Dr. Gary Moncher, president of Patten University, said he was deeply saddened by the incident and is open to providing assistance. Patten University has had some exchanges with Oikos before, but Moncher said there have not been any formal talks at this point.
Navraj Bawa, Chief Operating Officer for Unitek College, said a meeting between the two universities will probably take place next week. “It seems both parties are interested,” he said. “At this point we just want to make sure students can continue their education.”
Meanwhile, a spokesperson from the California Department of Consumer Affairs (DCA), which has licensed Oikos’ nursing program, has voiced concerns with the university’s performance. DCA spokesperson Russ Heimerich said that 41 percent of Oikos’ graduates passed a national nursing exam last year, while the state average is about 75 percent. Anything below 65 percent is deemed unacceptable by the DCA, Heimerich told Oakland North.
Oikos officials recently claimed to have raised this figure to 75 percent in last few months, but were unable to convince the DCA, according to Heimerich. “Four students took the test and three passed. But we look at the rates for the whole year,” he said.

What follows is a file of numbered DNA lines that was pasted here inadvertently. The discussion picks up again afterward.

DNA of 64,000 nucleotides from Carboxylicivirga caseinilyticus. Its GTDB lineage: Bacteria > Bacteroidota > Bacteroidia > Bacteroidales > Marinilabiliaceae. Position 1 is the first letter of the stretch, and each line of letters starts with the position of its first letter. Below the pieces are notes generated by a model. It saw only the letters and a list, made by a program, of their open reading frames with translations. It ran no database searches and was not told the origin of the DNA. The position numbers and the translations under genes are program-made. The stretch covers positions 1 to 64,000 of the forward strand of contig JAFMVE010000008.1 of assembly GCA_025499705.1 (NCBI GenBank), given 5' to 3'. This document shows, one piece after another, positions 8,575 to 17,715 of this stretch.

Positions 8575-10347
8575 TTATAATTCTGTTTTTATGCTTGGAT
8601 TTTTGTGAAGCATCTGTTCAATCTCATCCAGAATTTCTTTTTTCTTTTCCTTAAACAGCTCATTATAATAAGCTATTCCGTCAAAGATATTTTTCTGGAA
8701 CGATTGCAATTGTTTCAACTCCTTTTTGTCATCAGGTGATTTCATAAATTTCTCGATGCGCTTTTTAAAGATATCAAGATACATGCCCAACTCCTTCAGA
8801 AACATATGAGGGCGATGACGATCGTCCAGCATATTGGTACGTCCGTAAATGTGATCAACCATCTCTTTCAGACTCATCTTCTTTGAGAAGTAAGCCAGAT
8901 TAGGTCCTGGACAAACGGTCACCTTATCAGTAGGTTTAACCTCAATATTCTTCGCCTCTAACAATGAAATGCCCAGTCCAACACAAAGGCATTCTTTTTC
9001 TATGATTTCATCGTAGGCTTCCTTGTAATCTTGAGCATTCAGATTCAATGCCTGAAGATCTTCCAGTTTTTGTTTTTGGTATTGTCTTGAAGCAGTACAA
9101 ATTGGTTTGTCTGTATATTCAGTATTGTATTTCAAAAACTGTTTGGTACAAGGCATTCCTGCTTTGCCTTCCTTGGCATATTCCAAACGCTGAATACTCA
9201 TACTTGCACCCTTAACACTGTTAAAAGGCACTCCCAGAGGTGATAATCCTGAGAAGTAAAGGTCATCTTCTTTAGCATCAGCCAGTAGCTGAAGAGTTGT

The process of reviewing Oikos’ nursing exam statistics had already been set in motion several weeks before the shooting, Heimerich said. “Their pass rates of 2011 were significantly lower than 2010, and that already wasn’t good enough,” he said. “This shouldn’t come as a surprise to anyone.”
In the next weeks university officials will have to provide the DCA with an analyses of this problem and present a plan improve students’ exam pass rates. If Oikos is unsuccessful, the school runs the risk of losing its accreditation. Heimerich said that the shooting, while tragic, does not fundamentally change the problem.
The university’s website states that Oikos has an overall operating license from the California Bureau for Private Postsecondary Education. But aside from the nursing degree license, none of the other degrees are individually accredited.
Heimerich also confirmed an earlier report from the Bay Area News Group that a former university employee has filed a lawsuit against Oikos in Alameda Country Superior Court. The former employee claims that Oikos has failed to pay her about $75,000 in salary, in addition to failing to repay a $10,000 loan she made to the university.
However, Heimerich was unwilling make any further comments based on the lawsuit. “People sue each other for all kinds of reasons,” he said. “We’ll have to see where it goes.”
Susan Piper, Quan’s communications manager, said the mayor continues to follow the events closely as they unfold, but that, at this point, they only know what the media has reported. Representative Lee’s staff, too, said they were still learning about the situation.
The suspected shooter, former Oikos student One Goh, has been charged with seven counts of murder and three counts of attempted murder. He has not yet entered a plea.